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Uganda media ordered to boost coverage of president

March 27, 2015

Radio and television stations in Uganda were on Friday ordered to provide live coverage of major events involving the country’s veteran President Yoweri Museveni, prompting protests by activists and the opposition.

The Uganda Communications Commission, a state-controlled body, told local broadcasters they were subject to “licensing conditions issued by the commission, whereby all broadcast stations are expected to provide live coverage of major national events and addresses” by the president.

The directive, circulated to media on Friday and seen by AFP, said other events to be covered live included the “pronouncement of (a) national emergency or disaster, security threats or any event… that necessitates the entire public to have simultaneous access to the information.”

The Commission said it will be “monitoring this coverage,” and that “non-compliant stations will be penalised”, without specifying the punishment.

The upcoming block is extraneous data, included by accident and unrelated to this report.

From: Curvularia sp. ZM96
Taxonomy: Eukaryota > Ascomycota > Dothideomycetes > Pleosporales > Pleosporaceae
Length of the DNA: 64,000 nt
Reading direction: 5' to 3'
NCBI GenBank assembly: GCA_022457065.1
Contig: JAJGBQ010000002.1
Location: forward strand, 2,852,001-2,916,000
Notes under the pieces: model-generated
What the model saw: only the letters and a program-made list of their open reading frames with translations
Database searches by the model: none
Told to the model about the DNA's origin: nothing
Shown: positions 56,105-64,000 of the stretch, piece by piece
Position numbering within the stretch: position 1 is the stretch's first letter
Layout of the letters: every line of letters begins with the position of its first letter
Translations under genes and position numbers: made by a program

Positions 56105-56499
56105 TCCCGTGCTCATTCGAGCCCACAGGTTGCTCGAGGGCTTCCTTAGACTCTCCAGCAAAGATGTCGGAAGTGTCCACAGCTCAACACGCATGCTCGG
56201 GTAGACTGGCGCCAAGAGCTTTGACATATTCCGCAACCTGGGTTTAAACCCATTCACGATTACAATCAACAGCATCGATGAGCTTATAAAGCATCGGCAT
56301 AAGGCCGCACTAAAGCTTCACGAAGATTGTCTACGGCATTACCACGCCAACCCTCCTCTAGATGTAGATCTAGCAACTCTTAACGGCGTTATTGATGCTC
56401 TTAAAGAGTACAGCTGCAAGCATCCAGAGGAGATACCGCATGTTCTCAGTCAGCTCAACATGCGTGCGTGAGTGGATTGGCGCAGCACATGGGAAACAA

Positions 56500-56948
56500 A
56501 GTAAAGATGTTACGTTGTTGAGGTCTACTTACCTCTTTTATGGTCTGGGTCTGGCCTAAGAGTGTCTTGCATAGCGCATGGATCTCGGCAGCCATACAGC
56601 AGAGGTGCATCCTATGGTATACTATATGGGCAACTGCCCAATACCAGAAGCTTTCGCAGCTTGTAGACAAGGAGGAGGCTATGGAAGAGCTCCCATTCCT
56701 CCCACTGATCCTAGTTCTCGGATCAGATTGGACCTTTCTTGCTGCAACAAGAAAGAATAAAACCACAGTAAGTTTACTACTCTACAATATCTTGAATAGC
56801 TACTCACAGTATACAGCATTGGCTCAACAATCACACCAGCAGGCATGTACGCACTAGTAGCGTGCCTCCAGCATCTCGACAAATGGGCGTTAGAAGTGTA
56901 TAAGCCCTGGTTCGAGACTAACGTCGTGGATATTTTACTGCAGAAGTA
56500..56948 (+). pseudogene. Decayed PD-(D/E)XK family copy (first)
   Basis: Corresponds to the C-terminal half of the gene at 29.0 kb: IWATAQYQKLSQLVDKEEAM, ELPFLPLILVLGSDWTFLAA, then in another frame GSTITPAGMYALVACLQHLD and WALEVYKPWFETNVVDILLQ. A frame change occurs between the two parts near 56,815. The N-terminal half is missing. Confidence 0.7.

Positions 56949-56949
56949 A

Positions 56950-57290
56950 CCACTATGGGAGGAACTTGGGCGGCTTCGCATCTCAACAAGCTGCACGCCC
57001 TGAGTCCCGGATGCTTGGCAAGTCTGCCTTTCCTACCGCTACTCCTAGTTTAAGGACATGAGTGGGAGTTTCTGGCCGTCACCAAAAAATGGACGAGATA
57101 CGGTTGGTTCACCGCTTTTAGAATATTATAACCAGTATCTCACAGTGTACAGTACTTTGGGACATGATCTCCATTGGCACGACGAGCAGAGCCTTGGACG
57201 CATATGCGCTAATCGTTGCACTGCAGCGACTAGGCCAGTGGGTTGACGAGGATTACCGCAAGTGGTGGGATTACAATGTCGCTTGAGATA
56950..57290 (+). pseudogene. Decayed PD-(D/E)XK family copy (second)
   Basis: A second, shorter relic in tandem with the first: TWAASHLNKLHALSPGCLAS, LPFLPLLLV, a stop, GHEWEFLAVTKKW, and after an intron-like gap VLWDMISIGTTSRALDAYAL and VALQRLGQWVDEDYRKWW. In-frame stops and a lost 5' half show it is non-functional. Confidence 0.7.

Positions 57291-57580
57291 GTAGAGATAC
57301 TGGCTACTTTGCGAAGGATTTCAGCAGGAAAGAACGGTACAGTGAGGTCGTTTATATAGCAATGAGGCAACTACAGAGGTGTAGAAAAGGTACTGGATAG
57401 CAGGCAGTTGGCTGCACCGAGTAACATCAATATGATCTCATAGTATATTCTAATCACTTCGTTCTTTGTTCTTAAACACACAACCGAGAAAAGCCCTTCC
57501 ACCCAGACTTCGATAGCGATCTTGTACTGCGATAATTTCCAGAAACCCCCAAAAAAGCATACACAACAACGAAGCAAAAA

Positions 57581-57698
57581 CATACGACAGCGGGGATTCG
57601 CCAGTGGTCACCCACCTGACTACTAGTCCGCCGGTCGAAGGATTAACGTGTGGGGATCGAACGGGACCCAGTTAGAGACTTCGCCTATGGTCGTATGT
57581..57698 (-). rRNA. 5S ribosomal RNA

Media rights activists said the order would be challenged.

“This is a draconian directive,” said Geoffrey Ssebaggala, the head of Uganda’s Human Rights Network of Journalists.

“The Commission wants to turn media into a government propaganda. We are in consultations with media houses to reject this directive.”

Ken Lukyamuzi, an opposition leader, said the directive was “absurd”.

“We have always said we are heading for total dictatorship and these directives are part of that,” he said. “Museveni is targeting the media to promote his candidacy with the general elections around the corner”.

Museveni, aged 70 and Uganda’s leader since 1986, has already been chosen as the ruling National Resistance Movement’s (NRM) candidate for presidential elections due in 2016.

It is not the first time the authorities have been at loggerheads with the press.

In June last year the government banned one of the country’s main television stations from covering presidential events after it aired images apparently showing Museveni having a snooze in parliament.

The government accused the station of bias, insisting the president was meditating.

Dispatches from AFP concerning freedom of information, censorship and news coverage in regions where independent media is under threat.